This study will further advance existing research by providing a structure for future hiring practices that can help to improve diversity and inclusion on college and university campuses, as it relates to staff and faculty diversity. Review of Literature The Importance of Diversity and Inclusion The diversity climate on college campuses is shown to have a significant impact on the student experience and student success. According to Jackson, May & Whitney (1995) diversity can be defined as the existence of differences among members of a social unit.
Phillips (2011) suggests a multilevel framework to analyse racialization in order to engage in a more holistic discussion of the topic and gain a better understanding of the issues. It is argued that for diversity to be effective, it has to be operational at the different levels in which racialization exists and according to Phillips (2011), racialization exists at three levels: the meso, micro and macro levels and inequalities are produced at all levels. She explains
We aimed to give answer for the question: What is the influence of cultural diversity on performance of multicultural teams? and What is the influence of team members’ cultural intelligence on performance of multicultural teams? In the following section, the hypotheses and their respective results will be discussed and contributions to the theoretical and empirical analysis are presented if relevant. 7.1 Main findings The purpose of this thesis was to investigate the two following relationships: Firstly, the effect of cultural diversity on MCT’s performance and the moderating effect of CQ on this relationship, secondly, the impact of CQ on MCT’s performance. Results show that higher degrees of similarity, rather than diversity, are conducive
Different paradigms in the single study provide an opportunity for the researcher to use variety of approaches and designs so that the study will compile both the authenticity and genuine information. Allen Rubin & Earl Babbie (2011) again state the importance of multi-paradigms in the research study. They argue:-
International research evidence confirms the importance of addressing the issues of diversity and equality in ECCE (Woodhead & Brooker 2008; Mac Naughton 2003, cited in Mhic Mhatuna & Taylor 2012, p. 279). This assignment will critically compare and contrast the multicultural and anti-bias approaches, additionally, it will explore how research and children’s funds of knowledge influence how diversity is addressed in ECCE. The multicultural approach initiated in the 1960’s in the UK to support inclusion of new immigrant communities. This approach acknowledges the ne ed for recognition and celebration of different cultures, with a focus on ‘cultural diversity’, specifically the minority culture. Using a touristic approach, in which cultural aspects such as food, dress, language and festivals are, celebrated (Murray et al., 2010, p.44).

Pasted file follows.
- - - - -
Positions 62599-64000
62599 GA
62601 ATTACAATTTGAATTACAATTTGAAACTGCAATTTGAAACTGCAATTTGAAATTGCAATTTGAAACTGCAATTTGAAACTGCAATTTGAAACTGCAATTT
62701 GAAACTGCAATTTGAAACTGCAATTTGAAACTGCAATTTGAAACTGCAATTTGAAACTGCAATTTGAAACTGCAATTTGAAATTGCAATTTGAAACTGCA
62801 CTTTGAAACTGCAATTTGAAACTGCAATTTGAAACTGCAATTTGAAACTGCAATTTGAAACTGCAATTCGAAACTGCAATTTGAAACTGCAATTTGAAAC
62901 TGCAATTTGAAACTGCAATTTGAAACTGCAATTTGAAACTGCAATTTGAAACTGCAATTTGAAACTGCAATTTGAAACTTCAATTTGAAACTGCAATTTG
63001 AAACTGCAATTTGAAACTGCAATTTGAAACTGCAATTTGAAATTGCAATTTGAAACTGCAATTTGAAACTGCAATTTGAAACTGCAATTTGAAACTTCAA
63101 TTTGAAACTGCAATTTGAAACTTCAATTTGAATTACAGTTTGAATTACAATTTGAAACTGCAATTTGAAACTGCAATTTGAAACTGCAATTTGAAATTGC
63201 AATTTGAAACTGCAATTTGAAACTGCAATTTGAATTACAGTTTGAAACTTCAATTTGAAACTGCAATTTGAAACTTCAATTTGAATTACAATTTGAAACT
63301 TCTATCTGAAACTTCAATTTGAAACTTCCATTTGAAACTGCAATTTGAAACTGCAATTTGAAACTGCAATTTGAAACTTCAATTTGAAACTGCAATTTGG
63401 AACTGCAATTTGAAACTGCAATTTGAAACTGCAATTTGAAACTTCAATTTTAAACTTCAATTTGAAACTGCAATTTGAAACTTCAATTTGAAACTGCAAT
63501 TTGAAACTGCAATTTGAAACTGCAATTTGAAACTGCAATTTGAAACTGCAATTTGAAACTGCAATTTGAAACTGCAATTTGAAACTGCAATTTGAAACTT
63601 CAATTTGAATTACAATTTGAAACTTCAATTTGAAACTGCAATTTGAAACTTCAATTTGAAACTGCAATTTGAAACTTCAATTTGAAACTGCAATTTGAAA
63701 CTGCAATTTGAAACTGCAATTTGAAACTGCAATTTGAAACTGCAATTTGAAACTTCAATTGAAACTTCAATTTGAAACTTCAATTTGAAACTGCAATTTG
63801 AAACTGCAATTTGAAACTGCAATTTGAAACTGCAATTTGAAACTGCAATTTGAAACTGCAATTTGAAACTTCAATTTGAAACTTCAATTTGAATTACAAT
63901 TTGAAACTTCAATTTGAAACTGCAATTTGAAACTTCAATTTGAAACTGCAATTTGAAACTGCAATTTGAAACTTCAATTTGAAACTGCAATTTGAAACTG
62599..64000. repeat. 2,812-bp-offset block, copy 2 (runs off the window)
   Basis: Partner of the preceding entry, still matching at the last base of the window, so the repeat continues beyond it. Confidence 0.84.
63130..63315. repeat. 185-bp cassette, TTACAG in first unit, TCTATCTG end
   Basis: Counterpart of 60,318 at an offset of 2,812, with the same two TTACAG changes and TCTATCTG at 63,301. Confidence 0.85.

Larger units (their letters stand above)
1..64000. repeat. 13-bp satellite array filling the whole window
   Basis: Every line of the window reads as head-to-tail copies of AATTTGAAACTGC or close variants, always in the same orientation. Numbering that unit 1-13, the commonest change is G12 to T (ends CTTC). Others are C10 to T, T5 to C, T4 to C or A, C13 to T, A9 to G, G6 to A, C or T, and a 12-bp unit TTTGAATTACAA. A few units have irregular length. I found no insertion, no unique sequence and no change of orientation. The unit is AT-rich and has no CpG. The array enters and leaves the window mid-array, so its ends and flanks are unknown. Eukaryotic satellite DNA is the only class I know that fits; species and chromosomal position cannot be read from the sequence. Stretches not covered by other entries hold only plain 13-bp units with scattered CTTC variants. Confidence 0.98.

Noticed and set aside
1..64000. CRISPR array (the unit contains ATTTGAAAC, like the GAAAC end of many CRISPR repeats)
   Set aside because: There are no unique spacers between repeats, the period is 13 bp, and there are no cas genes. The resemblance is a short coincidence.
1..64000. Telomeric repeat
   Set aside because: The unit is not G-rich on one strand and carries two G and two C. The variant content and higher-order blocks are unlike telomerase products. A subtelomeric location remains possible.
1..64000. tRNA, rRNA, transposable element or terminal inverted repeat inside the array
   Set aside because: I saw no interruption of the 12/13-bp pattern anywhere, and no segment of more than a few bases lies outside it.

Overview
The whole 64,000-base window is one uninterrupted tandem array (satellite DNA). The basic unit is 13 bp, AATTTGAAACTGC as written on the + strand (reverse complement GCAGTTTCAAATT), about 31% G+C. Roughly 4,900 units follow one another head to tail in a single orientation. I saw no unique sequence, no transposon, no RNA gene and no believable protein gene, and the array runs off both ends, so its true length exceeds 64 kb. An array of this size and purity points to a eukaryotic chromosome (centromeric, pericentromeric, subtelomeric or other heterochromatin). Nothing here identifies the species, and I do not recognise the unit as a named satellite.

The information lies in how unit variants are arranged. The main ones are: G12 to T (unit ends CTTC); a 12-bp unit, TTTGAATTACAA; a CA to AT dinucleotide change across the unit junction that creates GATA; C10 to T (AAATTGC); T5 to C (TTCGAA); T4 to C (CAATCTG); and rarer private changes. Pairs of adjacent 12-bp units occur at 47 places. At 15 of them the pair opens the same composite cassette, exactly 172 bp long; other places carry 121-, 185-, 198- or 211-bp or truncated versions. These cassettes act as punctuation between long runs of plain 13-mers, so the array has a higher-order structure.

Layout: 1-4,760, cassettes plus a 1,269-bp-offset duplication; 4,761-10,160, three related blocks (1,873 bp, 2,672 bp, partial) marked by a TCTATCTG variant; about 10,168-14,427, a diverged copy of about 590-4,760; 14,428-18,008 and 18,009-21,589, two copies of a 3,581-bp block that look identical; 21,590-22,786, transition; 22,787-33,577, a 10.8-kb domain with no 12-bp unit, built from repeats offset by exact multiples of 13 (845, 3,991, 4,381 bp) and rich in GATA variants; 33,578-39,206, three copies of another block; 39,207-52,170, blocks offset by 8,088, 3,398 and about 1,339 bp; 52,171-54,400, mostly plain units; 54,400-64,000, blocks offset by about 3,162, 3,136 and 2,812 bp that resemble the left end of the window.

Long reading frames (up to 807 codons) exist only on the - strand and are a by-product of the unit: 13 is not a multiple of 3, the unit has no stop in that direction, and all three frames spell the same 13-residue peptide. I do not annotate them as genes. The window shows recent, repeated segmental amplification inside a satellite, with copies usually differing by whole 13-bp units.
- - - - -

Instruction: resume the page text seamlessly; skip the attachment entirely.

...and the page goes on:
4.2 Communication Strategy Hofstede 's cultural dimensions’ theory is a framework for cross-cultural communication, developed by Geert Hofstede. It describes the effects of a society 's culture on the values of its members, and how these values relate to behaviour, using a structure derived from factor analysis. If we explore Saudi Arabia’s culture, we can get a good overview of the drivers of its culture in comparison to rest of the world cultures. This also will give us the insight on the best practices that can be implemented and align strategies that can work best. Source: Greet Hofstede’s website Power Distance This dimension gives us the view of the fact that different individuals in each society are not same – it conveys the viewpoints of the culture towards these inequalities.